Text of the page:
Thursday, May 16, 2013,
Monday, December 12, 2011,
I snapped these pics on a recent hike through David Weld Sanctuary. The far end of the sanctuary offers a terrific view of the Long Island Sound. There’s also a path that leads down to the shoreline. When I saw from above that there were Brants in the water I took took the trail down to see if I could grab some pics.
The north shore of Long Island is littered with rocks, from pebbles to boulders, the result of glaciation. In fact, most of Long Island, with the notable exception of the south shore, is the direct result of a glacier carving up the Atlantic seaside. To take these pics I hid behind a large boulder on shore.These geese are on another boulder that is a bit further off shore. I would sneak a peek, take a shot, and scoot behind the boulder. Sneak, shoot, scoot, repeat. Who says wildlife photography is boring? JK
Sunday, November 20, 2011,
Here are some Red Maple leaves that I saw while strolling through David Weld Sanctuary recently. There’s some controversy over these leaves. I should start by explaining that I really don’t know Jack about any kinds of foliage, be it trees, bushes, or flowers. On those occasions when identify a flower or any other plant-type thingy, its only because I’ve managed to use a field guide correctly, which is very rare, or, more likely, one of my (much) more knowledgeable friends has made the identification for me. Incidentally, this is how I became involved with the Four Harbors Audubon Society. I’m kinda lousy with bird identifications as well, so I would send my pics to them for help and now I’m their photographer. It’s friends like these that allow me to appear intelligent and informed in my posts. Trust me, this is no easy trick so I need to reach out to a lot of people. It’s too big a job for any one person.
So, back to the story at hand. I sent this pic out to a few of the folks that I thought could help me out with this pic. I got two replies to my query. Elaine, from the Four Harbors Audubon Society was the first to get back to me. I had asked Elaine because on one of our recent Audubon walks at Avalon she really impressed me with her knowledge of plants. Red Maple, she wrote me. She’s got one in her yard, the “prettiest tree in all the woods in the fall”. I looked up Red Maple in a couple of my guides and, yeah, Elaine was right.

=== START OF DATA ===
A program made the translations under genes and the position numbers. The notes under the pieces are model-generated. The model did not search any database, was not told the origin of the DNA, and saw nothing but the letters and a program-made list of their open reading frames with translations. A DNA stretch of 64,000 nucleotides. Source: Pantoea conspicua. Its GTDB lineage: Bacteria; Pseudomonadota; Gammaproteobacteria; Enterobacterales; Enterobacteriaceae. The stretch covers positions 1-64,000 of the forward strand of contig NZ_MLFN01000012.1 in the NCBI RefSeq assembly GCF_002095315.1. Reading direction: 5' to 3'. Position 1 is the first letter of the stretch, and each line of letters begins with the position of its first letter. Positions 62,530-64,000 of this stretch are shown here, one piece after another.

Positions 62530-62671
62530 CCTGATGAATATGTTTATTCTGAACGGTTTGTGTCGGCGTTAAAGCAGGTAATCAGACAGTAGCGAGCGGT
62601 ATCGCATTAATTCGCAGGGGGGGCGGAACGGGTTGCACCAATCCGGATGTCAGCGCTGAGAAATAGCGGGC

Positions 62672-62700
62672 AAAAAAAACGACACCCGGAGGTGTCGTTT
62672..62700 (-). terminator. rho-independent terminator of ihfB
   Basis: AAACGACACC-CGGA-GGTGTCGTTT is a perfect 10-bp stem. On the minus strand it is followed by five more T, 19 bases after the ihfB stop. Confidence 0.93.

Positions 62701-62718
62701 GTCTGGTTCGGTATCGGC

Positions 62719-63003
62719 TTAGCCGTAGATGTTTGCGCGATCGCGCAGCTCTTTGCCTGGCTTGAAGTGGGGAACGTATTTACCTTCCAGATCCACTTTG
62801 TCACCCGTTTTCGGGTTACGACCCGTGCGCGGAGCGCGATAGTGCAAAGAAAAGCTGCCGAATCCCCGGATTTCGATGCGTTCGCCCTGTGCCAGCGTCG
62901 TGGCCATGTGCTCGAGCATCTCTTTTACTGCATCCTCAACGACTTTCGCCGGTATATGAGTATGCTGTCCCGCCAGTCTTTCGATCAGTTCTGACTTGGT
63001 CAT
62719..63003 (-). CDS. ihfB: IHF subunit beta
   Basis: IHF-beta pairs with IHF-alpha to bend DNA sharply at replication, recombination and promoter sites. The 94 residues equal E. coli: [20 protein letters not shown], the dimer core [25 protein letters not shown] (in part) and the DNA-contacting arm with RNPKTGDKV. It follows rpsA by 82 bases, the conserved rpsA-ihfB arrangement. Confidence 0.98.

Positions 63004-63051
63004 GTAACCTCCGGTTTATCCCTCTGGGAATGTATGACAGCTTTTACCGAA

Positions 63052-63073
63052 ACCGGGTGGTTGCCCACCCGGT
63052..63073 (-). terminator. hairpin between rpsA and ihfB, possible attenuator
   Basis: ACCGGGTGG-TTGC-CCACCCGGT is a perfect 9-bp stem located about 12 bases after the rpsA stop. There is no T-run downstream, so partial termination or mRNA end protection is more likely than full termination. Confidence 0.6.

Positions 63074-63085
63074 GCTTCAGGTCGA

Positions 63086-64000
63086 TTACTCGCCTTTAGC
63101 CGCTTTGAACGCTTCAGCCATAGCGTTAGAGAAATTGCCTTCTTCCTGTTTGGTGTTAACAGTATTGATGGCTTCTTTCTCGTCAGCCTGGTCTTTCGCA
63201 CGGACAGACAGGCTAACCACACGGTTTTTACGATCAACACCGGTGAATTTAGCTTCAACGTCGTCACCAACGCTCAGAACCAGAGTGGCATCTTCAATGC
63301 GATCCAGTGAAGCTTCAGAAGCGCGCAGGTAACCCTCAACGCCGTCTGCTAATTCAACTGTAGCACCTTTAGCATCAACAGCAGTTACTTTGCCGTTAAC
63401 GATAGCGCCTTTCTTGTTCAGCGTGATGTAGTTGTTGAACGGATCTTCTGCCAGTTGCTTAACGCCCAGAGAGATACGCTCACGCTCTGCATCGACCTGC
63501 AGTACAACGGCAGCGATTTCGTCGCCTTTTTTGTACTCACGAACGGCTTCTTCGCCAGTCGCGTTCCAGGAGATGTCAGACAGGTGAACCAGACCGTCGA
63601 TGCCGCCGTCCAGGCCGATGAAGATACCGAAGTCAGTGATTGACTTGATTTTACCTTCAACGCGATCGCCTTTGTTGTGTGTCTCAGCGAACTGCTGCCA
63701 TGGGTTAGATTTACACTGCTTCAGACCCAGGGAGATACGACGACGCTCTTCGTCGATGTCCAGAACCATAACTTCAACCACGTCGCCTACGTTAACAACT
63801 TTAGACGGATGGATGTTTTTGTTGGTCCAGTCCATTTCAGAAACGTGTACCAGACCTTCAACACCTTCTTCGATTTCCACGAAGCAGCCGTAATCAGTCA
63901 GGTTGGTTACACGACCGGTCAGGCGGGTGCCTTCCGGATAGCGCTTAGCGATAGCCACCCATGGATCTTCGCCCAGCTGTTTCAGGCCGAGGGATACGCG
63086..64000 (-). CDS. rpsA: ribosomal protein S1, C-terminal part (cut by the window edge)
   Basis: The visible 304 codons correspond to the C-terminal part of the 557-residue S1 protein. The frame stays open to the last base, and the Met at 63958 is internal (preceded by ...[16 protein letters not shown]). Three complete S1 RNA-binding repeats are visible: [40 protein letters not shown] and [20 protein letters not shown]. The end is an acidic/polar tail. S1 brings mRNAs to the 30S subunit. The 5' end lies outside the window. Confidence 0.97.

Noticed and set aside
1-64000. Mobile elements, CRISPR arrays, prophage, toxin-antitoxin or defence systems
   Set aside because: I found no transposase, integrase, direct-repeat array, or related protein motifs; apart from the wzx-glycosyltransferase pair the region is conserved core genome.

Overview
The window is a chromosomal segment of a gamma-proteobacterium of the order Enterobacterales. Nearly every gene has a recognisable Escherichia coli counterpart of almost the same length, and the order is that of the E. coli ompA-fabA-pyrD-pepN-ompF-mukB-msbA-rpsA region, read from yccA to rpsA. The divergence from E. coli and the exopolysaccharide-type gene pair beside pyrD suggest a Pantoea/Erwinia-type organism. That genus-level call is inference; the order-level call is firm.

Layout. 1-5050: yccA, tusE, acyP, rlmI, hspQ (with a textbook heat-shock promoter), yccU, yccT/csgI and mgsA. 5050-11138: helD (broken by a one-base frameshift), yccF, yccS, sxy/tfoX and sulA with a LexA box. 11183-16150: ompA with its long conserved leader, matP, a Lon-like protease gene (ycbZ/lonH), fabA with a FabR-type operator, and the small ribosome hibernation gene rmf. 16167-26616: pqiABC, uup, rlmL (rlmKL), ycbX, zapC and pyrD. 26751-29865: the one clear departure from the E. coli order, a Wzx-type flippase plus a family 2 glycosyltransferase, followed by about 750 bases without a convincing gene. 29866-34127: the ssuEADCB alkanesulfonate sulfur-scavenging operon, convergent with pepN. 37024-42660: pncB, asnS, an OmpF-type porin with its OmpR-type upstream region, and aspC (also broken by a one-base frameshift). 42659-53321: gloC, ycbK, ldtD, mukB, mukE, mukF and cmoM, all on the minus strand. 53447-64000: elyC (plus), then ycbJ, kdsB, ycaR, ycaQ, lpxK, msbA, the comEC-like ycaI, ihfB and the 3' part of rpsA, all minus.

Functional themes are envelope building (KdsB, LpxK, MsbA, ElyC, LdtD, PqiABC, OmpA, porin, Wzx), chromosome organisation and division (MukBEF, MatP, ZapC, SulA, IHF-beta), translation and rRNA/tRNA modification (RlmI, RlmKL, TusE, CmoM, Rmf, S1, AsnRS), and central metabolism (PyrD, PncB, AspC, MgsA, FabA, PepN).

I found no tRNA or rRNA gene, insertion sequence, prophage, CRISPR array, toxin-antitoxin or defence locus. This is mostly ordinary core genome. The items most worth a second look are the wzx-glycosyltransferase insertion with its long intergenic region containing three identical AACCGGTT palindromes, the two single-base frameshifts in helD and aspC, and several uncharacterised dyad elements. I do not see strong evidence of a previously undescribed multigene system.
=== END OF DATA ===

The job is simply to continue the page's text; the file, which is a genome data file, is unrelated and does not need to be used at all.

Then my buddy John emailed me. John is my usual go-to guy for trees. He was sure that these leaves were Black Maple. He even looked them up in his Grimm’s Illustrated Book of Trees. I did the same with my own Grimm’s. John pointed out that the leaves were much more like Black Maple rather than Red. (Grimm’s uses all line drawing but the drawings are very good. It’s not a lesser guide by any means.) I could see that John had a point. Looking at the Grimm’s drawings, you could see that the leaves were shaped more like Black than Red. The Red leaves seem to be much more serrated than the Black’s. While Grimm’s mentions the beautiful red fall colors of the Red Maple, it makes no mention of the autumn colors of the Black Maple.
Then it was back to the books for me. My Peterson’s Trees and Shrubs mentions that Black Maples prefer mature upland woodlands and that Red Maples prefer wet woods. Grimm’s even mentions that another name for the Red Maple is Swamp Maple. I remember the general area where I took the shot, and while the ground is dry at that spot, there is swampy land less than a hundred feet away. Then I looked at my National Audubon Society Field Guide to Trees, which, by the way, is a very nice little field guide. The Audubon guide says that the Black Maple has leaves that turn yellow in autumn.
What to do? Are they black Maple or Red Maple leaves we’re looking at? Rather than have my friends enter a boxing ring, I’ve decided to make a judgment call. I’m guessing that these are Red Maple leaves. In shape, they do appear more like Black than Red but I took the shot in damp woods and these leaves are definitely red, not yellow. Many plants, including trees, cross-pollinate all the time. There are infinite varieties of trees, even within the same species. The wonder of life and all that jazz. This could very well be a mixed species or one of Nature’s conundrums. Or maybe it’s just a Red Maple and I’ve made you read all this for nothing. Hmmm. JK